Do you remember the last
day you used a 1.44MB floppy disk to store and carry around some work or school files? I'll
bet it was a long, long time ago... The USB flash drive was one of
those inventions that quietly snuck up on our lives, replaced the loyal floppy
disk without anyone noticing, and then all of sudden was the de-facto standard
for personal data storage and portability.
The convenience of this portable
storage device has improved over the years; first with a transition from USB1.1
(12Mbits/second) to the USB2.0 (480Mbits/second) standard, and then with subsequent storage capacities which
massively dwarf the initial 16MB models.
Hi-speed USB jacks now come standard on every PC sold, be it
MAC, Linux or Windows based. It has allowed for a proliferation of USB devices to
flourish, some of which offer data storage bundled in with an 801.11b
Wifi adaptor, an MP3 player, a fingerprint scanner, or half a
dozen other doohickey's. The availability of sup-512MB USB flash drives has made
it possible to run software, email clients, and even compressed operating systems from these tiny little devices.
Voluminous storage capacities that now surpass the 2GB threshold
are enabling users to store lots and lots of data on a device which
has no intrinsic security structure at all. There is no login, no
password, no lock on a USB flash drive. Whomever has the device, has full and
unfettered access to all the information it contains. Plug it in, open up a
folder and there it is. Recovering lost and accidentally erased data is
one thing, but what happens if you loose a 2GB USB
drive packed full of confidential information, or that special spanakopita recipe?
Encryption is one way data can be maintained in a
relatively secure format on any portable storage medium, but there are complexities with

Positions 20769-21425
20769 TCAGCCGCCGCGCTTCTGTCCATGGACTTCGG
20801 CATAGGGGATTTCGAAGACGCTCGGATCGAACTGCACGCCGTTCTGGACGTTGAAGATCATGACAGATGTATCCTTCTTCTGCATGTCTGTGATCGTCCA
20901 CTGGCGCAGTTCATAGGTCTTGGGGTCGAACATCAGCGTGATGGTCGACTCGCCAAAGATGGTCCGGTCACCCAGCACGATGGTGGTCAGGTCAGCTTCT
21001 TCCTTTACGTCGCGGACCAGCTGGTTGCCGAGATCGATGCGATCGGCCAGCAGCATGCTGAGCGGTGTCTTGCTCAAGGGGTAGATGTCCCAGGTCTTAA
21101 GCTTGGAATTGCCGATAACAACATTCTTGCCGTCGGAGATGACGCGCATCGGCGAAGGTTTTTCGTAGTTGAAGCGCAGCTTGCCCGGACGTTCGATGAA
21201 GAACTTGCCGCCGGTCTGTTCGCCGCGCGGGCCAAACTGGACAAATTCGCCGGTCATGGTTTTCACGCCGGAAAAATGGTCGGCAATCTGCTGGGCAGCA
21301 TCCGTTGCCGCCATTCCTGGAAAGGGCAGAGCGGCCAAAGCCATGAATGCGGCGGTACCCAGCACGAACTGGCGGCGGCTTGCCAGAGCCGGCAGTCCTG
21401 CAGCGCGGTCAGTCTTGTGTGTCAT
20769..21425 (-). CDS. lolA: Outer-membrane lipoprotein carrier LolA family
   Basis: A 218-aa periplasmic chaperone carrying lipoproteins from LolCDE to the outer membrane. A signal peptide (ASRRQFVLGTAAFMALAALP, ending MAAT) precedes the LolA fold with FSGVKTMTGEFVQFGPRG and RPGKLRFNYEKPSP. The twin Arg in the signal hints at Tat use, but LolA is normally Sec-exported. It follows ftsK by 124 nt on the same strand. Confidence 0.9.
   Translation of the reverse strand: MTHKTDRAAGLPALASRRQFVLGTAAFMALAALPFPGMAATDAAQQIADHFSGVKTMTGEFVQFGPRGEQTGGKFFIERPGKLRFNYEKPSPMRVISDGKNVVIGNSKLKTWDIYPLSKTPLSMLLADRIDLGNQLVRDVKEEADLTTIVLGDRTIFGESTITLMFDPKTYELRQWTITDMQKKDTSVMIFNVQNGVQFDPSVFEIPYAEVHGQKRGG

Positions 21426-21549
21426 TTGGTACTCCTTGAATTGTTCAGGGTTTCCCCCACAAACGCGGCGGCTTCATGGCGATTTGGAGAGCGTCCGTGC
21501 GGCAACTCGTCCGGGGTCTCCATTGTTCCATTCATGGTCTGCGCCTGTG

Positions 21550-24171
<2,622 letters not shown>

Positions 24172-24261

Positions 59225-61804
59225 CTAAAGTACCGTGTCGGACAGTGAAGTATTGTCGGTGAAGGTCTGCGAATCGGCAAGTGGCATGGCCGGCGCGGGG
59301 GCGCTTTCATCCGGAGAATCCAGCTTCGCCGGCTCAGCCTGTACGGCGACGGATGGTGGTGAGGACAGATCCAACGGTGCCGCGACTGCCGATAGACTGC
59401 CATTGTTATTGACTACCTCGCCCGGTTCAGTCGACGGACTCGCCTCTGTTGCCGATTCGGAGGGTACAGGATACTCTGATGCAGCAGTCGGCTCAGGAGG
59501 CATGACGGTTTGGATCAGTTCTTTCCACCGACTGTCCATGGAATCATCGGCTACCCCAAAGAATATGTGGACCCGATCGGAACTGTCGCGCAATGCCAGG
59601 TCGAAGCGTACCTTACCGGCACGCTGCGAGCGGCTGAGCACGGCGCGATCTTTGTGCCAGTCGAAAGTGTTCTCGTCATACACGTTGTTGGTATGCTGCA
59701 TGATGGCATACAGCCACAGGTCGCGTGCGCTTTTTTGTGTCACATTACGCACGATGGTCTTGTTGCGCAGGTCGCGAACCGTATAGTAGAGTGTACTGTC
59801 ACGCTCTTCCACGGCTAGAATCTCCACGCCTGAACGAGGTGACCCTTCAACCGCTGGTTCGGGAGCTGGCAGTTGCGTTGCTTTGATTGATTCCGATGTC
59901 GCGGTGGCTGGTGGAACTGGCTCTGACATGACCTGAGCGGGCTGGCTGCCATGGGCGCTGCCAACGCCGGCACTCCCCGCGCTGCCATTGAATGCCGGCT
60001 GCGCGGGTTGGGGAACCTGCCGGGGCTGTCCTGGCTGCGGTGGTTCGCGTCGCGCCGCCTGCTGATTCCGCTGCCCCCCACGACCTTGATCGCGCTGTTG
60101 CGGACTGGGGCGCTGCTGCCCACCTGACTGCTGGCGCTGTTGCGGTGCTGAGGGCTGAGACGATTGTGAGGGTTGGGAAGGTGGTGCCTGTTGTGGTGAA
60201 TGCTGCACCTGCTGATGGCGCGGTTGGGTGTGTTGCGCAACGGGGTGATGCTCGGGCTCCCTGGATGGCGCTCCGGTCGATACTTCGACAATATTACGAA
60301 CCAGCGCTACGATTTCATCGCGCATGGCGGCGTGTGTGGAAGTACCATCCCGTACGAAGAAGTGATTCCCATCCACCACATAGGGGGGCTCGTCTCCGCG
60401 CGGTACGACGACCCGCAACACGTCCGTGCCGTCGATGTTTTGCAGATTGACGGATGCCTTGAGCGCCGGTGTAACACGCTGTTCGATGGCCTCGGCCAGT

choosing the appropriate software and being diligent in its use. That's
not to say running a small software encryption program to safeguard
data on your USB flash drive is difficult, it's just that it makes
moving data between the computer and device time consuming. Software encryption programs can
also demand a lot from the host PC, because part of the computers' CPU cycles are occupied by the encryption algorithm each
time it encrypts or decrypts a file.
Technology has developed a novel product to address USB flash drive data security issues,
while maintaining the quick data transfer speeds that USB2.0 affords. It
has done this by embedding a hardware-based 128-bit Advanced Encryption Standard
(AES) co-processor to handle all algorithm processing within its
flagship DataTraveler Elite series USB flash drives. The hardware encryption co-processor
works in conjunction with Kingston's TravelerSafe+ software to encrypt/decrypt
files stored on a specified portion of the USB flash drive
that is created by the owner. The entire AES-128 encryption
process is transparent to the owner, and does not diminish transfer speeds nor draw
CPU cycles away from the host PC.
The owner can create
'public' and 'private' partitions in the DataTraveler Elite of whatever size
they choose (totalling the capacity of the USB drive), and control access to the
encrypted files via a password. The password is stored in an encrypted format on
the USB drive so it travels with the data, instead of tying the user down to one
PC in particular.
Brute force password hacking is foiled by an automated
reset function which triggers after 25 consecutive failed login attempts;
leaving the only other option to format the entire 'private' partition.
Encrypted data is thus inaccessible to whomever attempted to gain unauthorized
access, and to the rightful owner as well. Kingston circumvents the obvious
questions that arise from this harsh stance on password security by including
the 'MyTraveler' software which has a data synchronization applet.
The 2GB Kingston DataTraveler Elite USB flash drive retails for about $180USD ($200CDN),
is protected by a five year warranty, and includes free tech support through kingston.com/support. All the necessary
software applications are stored on the device, as is a PDF copy
of the manual. No USB extension cable is provided, but a
small cord to attach a lanyard to the DataTraveler Elite is tucked
away with the warranty card. The password protection and data
encryption software is compatible with Win98SE, Windows 2000, and Windows XP operating systems. Mac 9.x and Linux 2.4 will support the USB2.0
device, but not its hallmark encryption capabilities.
The DataTraveler Elite measures 78x10x21mm in size and has a single blue/red
LED at one end to indicate data transfer activity and
USB1.1 or a USB2.0 connection to the host PC. The cap over the male USB jack clips on lightly, and will most likely get
lost in the first week of use.